For weeks, it seemed as if negotiations between Major League Baseball and the Players Association over the economics of a pandemic-shortened season were operating on separate tracks without regard for the issue that mattered most to the other side.
Now, it appears there might not be further negotiations at all.
MLB rejected the union's proposal for a 114-game season and full prorated pay for the players and $100 million in deferrals if the postseason is canceled, a source confirmed Thursday. The owners weren't expected to go for that, just as the players last week predictably vetoed MLB's plan for sliding-scale secondary pay cuts in an 82-game schedule.
But the sides haven't scheduled another round of talks, and MLB reportedly is ready to discuss exercising its authority to unilaterally implement a roughly 50-game season if the union doesn't relent in its refusal to redraw a March 26 accord in which the players agreed to prorated salaries based on games played, a concept (the union viewed it more as a threat) that was floated Monday night through an ESPN report.
While forcing the mini-season on the players -- assuming MLB gets clearance from medical experts and state/local government officials -- would guarantee that there's at least some baseball played this year, it might further poison an already toxic relationship between the sides a year before they will begin negotiating a new collective bargaining agreement.
There's also a chance that some players -- perhaps even a few marquee names -- would choose to sit out rather than risk their health for two months of games.
So, how did it come to this?
The players insist that terms of the March 26 agreement must be honored and therefore won't accept less than 100% of their prorated salaries. The league claims that owners will lose money for every game played without fans and with players making their full prorated salaries.
Yet the league's proposal asked players to absorb secondary cuts totaling $850 million from their prorated pay, and the players' counteroffer called for more games than the league's targeted 82-game schedule.
Hello? Does either side listen when the other speaks? Are their Zoom calls on mute? Hello?
The March 26 pact does enable commissioner Rob Manfred to draw up a schedule "using best efforts to play as many games as possible while taking into account ... the economic feasibility of various alternatives." Never mind that the union will contend that a 50-game solution doesn't represent the league's "best efforts." The league seems to be hoping that the idea of a mini-season will compel the players to accept less than they initially agreed to.
Some back-of-the-napkin math: In 2019, player salaries totaled approximately $4.58 billion. Prorated over 82 games, that comes to $2.32 billion; prorated over 50 games, it drops to roughly $1.4 billion. In the league's sliding-scale proposal, the players would average a 60% reduction from their full prorated salaries for 82 games, shrinking the total pool of money to -- you guessed it -- roughly $1.4 billion.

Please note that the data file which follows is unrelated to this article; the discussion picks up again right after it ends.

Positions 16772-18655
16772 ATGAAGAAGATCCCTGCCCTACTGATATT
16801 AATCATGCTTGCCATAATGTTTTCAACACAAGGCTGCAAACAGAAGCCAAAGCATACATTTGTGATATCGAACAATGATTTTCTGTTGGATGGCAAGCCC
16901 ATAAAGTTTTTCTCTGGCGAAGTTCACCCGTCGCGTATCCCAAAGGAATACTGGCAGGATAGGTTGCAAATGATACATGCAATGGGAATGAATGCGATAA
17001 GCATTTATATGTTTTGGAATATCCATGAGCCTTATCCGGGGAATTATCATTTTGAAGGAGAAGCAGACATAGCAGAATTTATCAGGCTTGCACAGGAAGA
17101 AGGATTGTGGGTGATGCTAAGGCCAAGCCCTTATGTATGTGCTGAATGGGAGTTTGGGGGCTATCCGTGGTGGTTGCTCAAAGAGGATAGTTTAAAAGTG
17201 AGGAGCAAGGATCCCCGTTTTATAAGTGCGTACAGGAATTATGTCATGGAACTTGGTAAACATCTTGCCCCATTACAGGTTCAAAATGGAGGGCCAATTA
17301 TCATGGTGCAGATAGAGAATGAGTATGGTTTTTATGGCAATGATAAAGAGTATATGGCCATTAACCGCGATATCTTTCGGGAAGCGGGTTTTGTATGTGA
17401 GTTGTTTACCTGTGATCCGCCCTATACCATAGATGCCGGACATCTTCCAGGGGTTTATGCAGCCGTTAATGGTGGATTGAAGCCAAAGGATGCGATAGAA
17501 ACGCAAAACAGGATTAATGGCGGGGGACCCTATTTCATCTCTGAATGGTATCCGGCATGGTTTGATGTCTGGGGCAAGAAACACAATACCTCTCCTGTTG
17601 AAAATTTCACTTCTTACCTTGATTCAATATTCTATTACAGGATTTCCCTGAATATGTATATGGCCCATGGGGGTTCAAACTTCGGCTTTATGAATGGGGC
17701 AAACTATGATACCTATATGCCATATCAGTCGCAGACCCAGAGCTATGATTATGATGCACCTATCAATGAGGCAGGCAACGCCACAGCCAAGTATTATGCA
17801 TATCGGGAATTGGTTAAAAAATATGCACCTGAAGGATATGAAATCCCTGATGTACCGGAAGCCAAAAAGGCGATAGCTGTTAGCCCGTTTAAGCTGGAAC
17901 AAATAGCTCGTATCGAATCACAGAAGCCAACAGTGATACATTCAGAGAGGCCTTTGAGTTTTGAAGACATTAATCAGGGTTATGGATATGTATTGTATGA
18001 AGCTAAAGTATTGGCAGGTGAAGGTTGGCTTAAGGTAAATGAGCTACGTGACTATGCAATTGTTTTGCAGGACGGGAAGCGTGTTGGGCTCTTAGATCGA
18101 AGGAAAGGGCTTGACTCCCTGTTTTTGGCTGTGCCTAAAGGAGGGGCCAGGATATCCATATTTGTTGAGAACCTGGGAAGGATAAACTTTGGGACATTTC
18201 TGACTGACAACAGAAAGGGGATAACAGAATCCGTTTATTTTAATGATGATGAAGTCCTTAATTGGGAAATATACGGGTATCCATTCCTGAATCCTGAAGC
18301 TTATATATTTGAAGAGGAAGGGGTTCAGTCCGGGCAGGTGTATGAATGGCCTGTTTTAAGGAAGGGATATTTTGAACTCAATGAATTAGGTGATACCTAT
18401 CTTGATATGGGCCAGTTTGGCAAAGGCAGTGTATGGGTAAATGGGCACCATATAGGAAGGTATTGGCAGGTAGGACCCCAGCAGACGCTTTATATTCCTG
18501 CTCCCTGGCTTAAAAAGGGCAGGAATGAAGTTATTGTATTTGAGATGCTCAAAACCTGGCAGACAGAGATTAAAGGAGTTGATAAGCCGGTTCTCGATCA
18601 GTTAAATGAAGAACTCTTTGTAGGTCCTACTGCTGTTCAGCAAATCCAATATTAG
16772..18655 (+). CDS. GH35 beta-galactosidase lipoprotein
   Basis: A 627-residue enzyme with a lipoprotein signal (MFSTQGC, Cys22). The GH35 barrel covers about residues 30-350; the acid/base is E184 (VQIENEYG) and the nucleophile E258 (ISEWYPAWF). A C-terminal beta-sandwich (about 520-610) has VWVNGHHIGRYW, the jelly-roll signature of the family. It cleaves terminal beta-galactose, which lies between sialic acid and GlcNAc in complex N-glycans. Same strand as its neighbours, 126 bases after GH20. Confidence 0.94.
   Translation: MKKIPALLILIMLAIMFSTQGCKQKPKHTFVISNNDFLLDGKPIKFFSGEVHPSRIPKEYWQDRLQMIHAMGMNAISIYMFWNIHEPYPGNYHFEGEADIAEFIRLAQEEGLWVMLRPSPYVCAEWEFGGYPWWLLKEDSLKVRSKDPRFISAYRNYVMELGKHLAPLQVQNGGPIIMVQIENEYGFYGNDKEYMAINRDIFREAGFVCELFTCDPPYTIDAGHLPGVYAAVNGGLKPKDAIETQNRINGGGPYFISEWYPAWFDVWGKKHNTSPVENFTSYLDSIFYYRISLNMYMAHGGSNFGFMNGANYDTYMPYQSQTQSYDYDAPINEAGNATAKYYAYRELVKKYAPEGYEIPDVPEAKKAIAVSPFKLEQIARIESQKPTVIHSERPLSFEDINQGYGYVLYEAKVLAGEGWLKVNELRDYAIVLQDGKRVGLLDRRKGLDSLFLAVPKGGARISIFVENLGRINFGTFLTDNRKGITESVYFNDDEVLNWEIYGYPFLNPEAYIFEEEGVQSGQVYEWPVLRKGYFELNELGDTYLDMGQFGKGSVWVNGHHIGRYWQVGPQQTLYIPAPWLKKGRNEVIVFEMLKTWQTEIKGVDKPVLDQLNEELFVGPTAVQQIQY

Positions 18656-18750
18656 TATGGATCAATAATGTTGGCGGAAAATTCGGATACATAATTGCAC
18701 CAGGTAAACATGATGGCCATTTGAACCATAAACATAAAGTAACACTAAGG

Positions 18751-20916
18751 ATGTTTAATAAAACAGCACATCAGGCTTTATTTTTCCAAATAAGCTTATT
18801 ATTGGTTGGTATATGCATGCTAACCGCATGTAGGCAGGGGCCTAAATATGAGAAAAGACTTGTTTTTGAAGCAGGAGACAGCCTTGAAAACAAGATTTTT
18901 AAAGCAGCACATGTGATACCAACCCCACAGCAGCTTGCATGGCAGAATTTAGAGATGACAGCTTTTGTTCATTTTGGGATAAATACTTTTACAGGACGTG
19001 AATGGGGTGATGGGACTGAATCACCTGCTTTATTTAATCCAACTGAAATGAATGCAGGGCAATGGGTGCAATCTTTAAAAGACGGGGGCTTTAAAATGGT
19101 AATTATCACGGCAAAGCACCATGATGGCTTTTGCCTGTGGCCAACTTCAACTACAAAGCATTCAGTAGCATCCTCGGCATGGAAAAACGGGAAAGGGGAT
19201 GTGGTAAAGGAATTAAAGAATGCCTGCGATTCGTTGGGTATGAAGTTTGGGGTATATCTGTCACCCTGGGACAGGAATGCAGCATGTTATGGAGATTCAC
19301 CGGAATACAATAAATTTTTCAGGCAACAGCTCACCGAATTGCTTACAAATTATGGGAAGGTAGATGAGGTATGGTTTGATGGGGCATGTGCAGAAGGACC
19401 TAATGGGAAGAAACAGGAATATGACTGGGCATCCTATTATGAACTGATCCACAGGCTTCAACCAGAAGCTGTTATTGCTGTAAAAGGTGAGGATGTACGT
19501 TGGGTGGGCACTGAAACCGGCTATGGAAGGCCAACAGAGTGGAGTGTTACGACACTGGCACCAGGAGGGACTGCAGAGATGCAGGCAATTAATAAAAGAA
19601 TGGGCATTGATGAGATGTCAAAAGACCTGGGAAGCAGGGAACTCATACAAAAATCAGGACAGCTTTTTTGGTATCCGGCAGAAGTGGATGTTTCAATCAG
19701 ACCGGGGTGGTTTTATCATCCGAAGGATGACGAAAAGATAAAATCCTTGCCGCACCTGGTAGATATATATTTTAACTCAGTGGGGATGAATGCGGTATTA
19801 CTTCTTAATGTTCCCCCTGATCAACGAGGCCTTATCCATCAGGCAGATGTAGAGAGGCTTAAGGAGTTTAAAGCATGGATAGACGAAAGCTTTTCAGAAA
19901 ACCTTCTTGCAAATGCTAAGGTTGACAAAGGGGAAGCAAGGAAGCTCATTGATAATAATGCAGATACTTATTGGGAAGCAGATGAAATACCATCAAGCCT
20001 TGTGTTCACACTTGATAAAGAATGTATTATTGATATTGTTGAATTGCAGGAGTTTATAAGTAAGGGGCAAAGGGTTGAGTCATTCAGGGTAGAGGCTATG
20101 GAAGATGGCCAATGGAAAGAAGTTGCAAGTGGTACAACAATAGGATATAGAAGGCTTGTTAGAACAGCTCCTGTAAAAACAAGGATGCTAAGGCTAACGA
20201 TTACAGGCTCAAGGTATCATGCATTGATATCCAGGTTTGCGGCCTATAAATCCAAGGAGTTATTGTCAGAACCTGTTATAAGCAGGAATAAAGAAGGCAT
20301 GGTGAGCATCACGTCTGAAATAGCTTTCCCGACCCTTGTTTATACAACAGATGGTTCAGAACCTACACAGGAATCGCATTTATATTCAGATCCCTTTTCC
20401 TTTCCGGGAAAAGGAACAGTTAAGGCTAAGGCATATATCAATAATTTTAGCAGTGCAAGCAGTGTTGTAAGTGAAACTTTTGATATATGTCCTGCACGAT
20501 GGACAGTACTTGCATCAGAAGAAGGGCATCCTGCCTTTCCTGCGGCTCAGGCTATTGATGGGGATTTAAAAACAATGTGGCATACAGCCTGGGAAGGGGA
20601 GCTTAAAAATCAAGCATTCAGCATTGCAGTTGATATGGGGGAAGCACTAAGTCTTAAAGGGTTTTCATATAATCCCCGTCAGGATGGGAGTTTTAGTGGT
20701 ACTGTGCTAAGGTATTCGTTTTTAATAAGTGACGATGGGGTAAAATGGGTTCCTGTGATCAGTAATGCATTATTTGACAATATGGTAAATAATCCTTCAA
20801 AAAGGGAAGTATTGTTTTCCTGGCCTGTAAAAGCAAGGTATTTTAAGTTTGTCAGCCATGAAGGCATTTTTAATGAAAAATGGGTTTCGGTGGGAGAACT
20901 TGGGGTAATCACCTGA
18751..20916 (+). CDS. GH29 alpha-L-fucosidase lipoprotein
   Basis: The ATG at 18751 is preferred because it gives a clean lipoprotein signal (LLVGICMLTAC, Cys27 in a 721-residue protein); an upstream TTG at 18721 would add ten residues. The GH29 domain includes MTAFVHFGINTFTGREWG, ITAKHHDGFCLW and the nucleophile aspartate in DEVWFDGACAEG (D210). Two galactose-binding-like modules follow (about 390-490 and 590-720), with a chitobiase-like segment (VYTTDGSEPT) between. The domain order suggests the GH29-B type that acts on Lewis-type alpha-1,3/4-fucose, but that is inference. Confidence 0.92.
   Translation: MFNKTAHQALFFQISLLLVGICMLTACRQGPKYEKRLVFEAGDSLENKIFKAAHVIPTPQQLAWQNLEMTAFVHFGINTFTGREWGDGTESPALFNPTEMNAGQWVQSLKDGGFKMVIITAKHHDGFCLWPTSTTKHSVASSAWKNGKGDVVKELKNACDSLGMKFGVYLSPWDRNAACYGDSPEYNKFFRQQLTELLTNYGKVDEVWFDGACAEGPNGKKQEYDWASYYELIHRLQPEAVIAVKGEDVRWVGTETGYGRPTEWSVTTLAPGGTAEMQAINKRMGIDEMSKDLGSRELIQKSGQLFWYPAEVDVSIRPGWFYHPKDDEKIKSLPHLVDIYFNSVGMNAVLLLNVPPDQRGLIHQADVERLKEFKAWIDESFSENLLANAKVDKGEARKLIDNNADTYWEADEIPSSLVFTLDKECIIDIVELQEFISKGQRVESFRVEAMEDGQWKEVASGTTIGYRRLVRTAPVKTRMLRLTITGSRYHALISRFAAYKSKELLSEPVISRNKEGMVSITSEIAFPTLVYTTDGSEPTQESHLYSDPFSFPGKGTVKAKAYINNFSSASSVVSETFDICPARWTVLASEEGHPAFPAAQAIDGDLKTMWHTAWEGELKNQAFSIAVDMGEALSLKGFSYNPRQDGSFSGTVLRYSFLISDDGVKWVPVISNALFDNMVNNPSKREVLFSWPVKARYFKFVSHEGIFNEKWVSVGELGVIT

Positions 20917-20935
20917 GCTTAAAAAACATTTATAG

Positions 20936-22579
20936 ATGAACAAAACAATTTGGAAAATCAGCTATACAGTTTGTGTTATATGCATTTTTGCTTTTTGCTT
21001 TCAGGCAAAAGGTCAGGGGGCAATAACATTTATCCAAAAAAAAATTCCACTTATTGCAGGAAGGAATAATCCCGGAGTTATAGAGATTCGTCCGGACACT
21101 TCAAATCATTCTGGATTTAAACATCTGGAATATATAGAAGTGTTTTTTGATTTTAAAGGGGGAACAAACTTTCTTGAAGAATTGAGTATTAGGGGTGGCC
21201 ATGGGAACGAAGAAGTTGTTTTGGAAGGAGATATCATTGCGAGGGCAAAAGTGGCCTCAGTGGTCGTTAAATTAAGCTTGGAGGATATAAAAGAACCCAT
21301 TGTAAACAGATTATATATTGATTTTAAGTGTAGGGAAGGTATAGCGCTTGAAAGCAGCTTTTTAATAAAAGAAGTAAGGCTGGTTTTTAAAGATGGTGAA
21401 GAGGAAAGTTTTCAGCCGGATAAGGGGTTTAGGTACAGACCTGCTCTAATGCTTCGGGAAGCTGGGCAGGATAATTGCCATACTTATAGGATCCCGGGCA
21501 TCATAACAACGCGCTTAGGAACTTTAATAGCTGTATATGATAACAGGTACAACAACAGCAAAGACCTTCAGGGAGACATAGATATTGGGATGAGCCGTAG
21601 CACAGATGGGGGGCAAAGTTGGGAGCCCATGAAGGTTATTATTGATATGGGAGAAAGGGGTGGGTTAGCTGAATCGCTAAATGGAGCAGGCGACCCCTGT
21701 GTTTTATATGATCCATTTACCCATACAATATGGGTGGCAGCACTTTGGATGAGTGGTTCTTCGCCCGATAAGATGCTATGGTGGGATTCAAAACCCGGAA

It seemingly will be up to the players, then, to choose between playing 82 games and accepting an additional pay cut or 50 games at 100% of their prorated salary.
It's unclear where the negotiations go from here or which side makes the next move.
One thing is certain: A breakthrough must happen within the next few days if MLB will meet its goals of resuming spring training by the middle of June and opening the season by Fourth of July weekend.
In a letter obtained Monday by The Inquirer in which Phillies full-time employees were informed of salary reductions, managing partner John Middleton wrote that he's still "hopeful that we will see baseball at Citizens Bank Park this summer," albeit without fans.
But Middleton also stated the Phillies are bracing to lose "substantially more than $100 million" this year and noted that gate-related sources -- tickets, food and merchandise concessions, parking, and sponsorships -- account for 40% of the team's revenues, a figure that is consistent with league-wide numbers stated by Manfred.
Players want a more thorough audit of the owners' books. It's unlikely they will get it, at least not within the time frame for reaching a 2020 return-to-play agreement.
Although the players have raised the idea of salary deferrals to assist with teams' reduced cash flow in a shortened season, economic experts concur that it's unlikely owners would agree to take on debt in future years, especially given the likelihood that the financial toll of the coronavirus will reverberate beyond 2020.
The league also rejected the players' 114-game proposal on the basis that it would have pushed the postseason into November. Amid fears of a second wave of the coronavirus, and with the bulk of the league's national TV money coming in the playoffs, MLB strongly prefers to wrap up the World Series by late October.
And while the focus of the negotiations has been on economics, there's still the matter of playing during a pandemic that has killed 108,000 people in the United States.
MLB believes its 67-page manual of protocols provides a blueprint for safely returning to the field. But with Japan's Nippon Professional Baseball League aiming to start its season this month, two players recently tested positive for COVID-19, casting further doubt on the feasibility of that plan.
(c)2020 The Philadelphia Inquirer
Visit The Philadelphia Inquirer at www.inquirer.com
Distributed by Tribune Content Agency, LLC.